One night there was a quiet knock on the front door and when my father opened it he saw a very young Japanese who happened to be a junior officer. Although my father tried to tell him that the brothel was next-door, the young man would not go. Since it wasn't a good idea to slam the door in the Japanese officer's face, my father left the door open and went back to our room. The young Japanese quietly followed him in to our tiny home.

After a moment of embarrassment, my mother offered the young officer some tea. He accepted with a huge smile. Since he did not speak either English or Russian, and we did not speak Japanese, all we could do was to smile at each other and drink our tea.

The young man stayed in our room for about an hour and then left, politely bowing to my mother and father. We had no idea what prompted his visit.

A few days later, the young man appeared again, this time bringing with him a more senior Japanese officer. This older man explained that the young officer was very homesick and enjoyed being with our family. Would we mind if he visited us regularly? What could we say? Of course we would be delighted to have him visit us, said our parents, smiling as broadly as they could.

The senior man was nervous and he warned us that the junior officer would be in serious trouble if he were discovered fraternising with Europeans. It was strictly against Japanese army rules.

The young man became a regular visitor. We began to enjoy his visits especially as he always brought sweets for my brother and myself. He was very polite and would nod his head enthusiastically, and no doubt bemusedly, as my father harangued him about our possessions in the Kimberley Road flat. Of course, he did not have a clue what my father was ranting on about since he hardly spoke either English or Russian.

A couple of months must have gone by before he suddenly understood what my father was saying. Perhaps it was the hand gestures and the miming which my father had resorted to. He grasped that the Kempetai was denying my father permission to recover our family possessions from the flat.

The young officer jumped up with a big grin on his face, grabbed my father by the arm, and pulled him out of the flat. The two of them were on their way to Kempetai headquarters!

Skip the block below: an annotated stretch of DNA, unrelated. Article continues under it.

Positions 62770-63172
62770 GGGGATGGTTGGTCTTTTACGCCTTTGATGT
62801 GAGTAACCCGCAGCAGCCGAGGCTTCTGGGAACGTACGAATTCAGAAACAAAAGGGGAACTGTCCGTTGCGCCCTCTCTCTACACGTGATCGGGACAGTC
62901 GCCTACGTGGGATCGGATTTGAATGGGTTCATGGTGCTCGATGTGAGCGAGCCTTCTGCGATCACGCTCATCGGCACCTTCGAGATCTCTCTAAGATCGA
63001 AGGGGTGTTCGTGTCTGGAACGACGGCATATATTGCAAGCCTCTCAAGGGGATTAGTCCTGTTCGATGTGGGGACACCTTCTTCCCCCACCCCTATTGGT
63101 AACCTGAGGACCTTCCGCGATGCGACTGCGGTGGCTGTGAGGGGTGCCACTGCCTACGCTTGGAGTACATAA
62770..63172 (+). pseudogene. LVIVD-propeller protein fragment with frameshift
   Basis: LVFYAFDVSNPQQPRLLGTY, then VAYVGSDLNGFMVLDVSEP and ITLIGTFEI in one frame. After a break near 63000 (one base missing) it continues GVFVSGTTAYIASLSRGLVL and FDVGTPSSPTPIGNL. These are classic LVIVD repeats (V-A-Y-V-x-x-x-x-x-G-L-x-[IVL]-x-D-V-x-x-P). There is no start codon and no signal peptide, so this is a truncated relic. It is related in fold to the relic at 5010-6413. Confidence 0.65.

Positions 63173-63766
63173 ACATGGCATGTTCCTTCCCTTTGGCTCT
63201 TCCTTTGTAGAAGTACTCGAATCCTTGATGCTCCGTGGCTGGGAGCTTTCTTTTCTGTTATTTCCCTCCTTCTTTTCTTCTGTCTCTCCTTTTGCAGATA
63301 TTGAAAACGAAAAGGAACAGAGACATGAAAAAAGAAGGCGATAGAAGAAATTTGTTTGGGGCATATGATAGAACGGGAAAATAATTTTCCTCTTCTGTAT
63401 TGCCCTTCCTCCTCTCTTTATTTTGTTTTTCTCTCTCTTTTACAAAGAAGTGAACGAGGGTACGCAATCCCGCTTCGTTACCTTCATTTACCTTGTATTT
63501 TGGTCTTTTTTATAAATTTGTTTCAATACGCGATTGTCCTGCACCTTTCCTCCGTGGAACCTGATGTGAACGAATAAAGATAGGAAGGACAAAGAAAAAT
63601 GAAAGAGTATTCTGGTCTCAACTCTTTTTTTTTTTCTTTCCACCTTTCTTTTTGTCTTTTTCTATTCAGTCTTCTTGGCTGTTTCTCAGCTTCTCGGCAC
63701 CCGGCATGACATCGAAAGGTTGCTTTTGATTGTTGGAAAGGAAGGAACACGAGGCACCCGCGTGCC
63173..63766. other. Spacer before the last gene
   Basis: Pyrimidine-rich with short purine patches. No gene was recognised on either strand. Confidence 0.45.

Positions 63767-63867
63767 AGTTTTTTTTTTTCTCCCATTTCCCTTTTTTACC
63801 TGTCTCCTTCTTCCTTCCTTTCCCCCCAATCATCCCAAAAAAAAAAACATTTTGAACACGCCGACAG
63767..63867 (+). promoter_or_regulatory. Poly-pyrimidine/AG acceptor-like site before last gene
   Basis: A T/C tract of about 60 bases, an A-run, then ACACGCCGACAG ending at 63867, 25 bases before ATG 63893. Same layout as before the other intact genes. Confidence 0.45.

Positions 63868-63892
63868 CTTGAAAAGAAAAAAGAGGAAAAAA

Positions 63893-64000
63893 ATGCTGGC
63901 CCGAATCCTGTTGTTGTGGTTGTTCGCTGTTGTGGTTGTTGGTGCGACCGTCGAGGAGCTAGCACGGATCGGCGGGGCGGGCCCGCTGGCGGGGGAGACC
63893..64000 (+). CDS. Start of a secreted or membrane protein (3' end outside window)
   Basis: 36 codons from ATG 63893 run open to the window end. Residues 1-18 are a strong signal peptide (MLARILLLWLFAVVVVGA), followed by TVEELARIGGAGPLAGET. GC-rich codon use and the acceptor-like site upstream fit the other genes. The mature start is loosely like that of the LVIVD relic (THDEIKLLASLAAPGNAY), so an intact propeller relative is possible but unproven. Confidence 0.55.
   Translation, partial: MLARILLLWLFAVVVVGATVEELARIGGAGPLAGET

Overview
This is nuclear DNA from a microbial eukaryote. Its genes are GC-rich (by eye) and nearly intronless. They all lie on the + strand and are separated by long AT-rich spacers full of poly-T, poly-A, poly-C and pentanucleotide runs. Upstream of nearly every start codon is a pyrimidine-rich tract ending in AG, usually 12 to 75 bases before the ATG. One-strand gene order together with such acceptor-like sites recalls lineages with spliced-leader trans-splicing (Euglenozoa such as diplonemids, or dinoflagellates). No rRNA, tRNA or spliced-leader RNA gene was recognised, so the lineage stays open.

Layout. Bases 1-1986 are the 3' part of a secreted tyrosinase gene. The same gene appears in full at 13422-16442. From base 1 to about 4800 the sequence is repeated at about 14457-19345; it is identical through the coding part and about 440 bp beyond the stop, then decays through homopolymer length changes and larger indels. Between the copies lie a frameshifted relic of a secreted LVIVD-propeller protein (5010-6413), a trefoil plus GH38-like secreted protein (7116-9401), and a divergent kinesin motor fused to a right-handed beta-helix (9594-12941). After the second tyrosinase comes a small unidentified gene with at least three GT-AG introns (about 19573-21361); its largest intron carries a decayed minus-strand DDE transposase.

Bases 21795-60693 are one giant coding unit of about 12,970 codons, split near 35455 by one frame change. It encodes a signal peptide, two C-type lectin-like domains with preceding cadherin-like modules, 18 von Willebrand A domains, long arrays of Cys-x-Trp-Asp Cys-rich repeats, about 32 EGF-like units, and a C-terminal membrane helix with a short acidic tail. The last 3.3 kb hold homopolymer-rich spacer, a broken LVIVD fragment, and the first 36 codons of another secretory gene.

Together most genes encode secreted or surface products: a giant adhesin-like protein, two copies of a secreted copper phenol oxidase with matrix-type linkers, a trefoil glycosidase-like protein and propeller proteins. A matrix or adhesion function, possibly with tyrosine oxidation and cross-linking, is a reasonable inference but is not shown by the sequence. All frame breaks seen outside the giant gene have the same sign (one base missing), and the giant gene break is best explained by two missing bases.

When they arrive there, he led my father by the hand into the office of a senior Kempetai officer. When that man saw him holding the hand of my father he barked out a short order. The young officer blanched and quickly walked out of the room.
Since my father had been brought there by a Japanese officer, however young and foolish, the Kempetai official treated my father very politely. He listened carefully to what my father had to say about the Kimberley Road flat and about our belongings there.

The official quietly told my father that all our belongings would be placed on the street in front of the flat by the next day, ready to be collected by us. The next day the four of us went there and, sure enough, our stuff was neatly piled up on the pavement.

Those possessions were gradually sold off and the proceeds helped us to survive for the next few months. We were still desperately poor but alive.

The young Japanese officer never visited us again. A few weeks after that episode, the older officer who had come with him to our flat on his second visit came to see us late at night. He explained that having been caught fraternising with Europeans was considered to be a serious offense and the young man was obliged to volunteer for service in New Guinea as his punishment. To this day we have no idea of his ultimate fate. New Guinea proved to be a bloodbath for both Australians and Japanese in the years to come.